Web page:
It’s a drought that has been ongoing for years, he says – and much of the sector just does not fully understand why.

Take into account this: Six of the 10 highest-paying degrees, the National Association of Colleges and Employers says, are in engineering fields. Unemployment throughout the sector was a mere 3.4 percent in July, according to the Bureau of Labor Statistics, far better than the nation’s overall 7.4 percent.

And because of the lack of qualified workers and the nation’s booming shale gas industry, more and more engineers, especially those with a few years of work experience, are seeing remarkably handsome salary offers, including ones in the six-figure range, according to a recent report by CNNMoney.

But 20-something year olds graduating college with “student loans up to their eyeballs and who can’t find job” remain skeptical about engineering, Zambacca says, adding that only 4 percent of engineering graduates worldwide last year were American. In contrast, he says, 56 percent were from Asia.

“There’s been a real shift in that area over the last few years,” he says. “We’ve got to really do something to get young students engaged in math and science at an earlier age. I say that not because I run an engineering staffing company, but because you become more employable.”

You see, an engineering degree is multifaceted, Zambacca says. Those with such degrees not only have the option of diving into a technologically-driven industry, but they also have the option of pursuing other occupations, related or not related to engineering or manufacturing.

“The flexibility of an engineering degree is so positive because every company is looking for people with analytical and problem solving skills,” he says. “Right there, you fit the role because you’ve been trained as an engineer.”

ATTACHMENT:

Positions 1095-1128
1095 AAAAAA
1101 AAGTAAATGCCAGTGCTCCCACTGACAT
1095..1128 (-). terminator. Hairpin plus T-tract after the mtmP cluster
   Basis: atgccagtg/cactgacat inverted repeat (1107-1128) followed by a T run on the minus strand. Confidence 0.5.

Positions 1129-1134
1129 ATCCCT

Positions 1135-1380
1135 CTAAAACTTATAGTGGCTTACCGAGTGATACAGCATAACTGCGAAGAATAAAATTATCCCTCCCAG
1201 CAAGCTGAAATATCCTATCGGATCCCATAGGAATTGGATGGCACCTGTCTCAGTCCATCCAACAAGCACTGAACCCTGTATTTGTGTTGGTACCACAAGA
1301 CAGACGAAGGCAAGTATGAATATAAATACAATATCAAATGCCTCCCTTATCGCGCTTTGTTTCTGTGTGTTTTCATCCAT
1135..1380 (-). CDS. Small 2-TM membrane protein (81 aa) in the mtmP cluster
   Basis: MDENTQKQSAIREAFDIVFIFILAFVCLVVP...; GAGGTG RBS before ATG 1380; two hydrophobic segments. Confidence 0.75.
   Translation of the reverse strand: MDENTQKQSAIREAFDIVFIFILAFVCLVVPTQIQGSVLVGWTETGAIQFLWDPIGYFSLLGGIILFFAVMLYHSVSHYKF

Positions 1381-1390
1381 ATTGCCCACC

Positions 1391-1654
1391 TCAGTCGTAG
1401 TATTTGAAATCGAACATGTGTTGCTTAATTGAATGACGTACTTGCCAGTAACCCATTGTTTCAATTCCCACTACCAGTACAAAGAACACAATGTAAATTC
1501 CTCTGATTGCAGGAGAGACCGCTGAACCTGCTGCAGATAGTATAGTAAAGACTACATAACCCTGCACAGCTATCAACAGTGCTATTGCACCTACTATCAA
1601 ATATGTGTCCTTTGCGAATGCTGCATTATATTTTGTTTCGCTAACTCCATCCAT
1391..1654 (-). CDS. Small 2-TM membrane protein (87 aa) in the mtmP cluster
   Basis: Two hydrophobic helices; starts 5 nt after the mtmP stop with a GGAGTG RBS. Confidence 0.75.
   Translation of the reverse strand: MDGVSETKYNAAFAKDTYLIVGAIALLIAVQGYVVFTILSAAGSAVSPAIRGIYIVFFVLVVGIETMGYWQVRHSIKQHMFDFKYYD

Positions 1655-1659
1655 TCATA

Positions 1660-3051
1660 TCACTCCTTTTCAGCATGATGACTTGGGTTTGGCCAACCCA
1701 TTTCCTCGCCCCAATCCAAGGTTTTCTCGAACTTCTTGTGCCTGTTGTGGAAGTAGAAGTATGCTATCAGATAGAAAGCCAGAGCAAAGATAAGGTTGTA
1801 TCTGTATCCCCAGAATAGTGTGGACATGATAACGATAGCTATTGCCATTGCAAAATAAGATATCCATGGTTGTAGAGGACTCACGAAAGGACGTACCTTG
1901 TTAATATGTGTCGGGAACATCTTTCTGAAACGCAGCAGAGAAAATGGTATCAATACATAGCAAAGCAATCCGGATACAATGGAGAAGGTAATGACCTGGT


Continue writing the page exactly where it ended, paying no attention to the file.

He adds, “It all depends on how far or what they want to do. If they go in a technical role but feel, for whatever reason, that they don’t like it, there are many other options available to them.”

So, why don’t more youngsters strive to be engineers? Is it, perhaps, not cool? When Zambacca was in high school, during the 1970s, the technical guy was often the odd fellow with the pocket protector.

Or, maybe, is it something else, like the rise of non-mechanical, more idolized professions?

“I think as time went on and technology shifted, many wanted to get into communications, IT, or other fields that they felt were sexier,” he says. “I think engineering has gotten left behind. And I know math and science fields are harder to master, so students saw other opportunities to earn a good living outside of having to maybe work so hard in math or science. We have more career choices here.”

But someone needs to put the brakes on that trend soon, Zambacca says. America now lags behind a number of competing countries in regards to manufacturing scientifically–oriented workers. The U.S. has largely neglected how imperative math and science is to the health and stabilization of the country, and it’s up to grade schools, universities, and even parents to stem the tide.

“Other nations watched what happened to U.S., how it became a great country because of its leadership in technology, and what better way to build your economy and develop national security than with a strong technology base?” Zambacca says. “That starts with your engineers.”

About Randstad Engineering
Randstad Engineering has been matching clients with the expert engineering and technical staff needed to help their companies succeed since 1988. With degreed engineers and expert technical recruiters on staff who understand the unique challenges of your industry, Randstad Engineering partners with companies on their specific business goals by quickly connecting them with the expert professionals to help achieve them. With an extensive network of three million engineers and other technical experts—Randstad Engineering has the right talent to get the job done.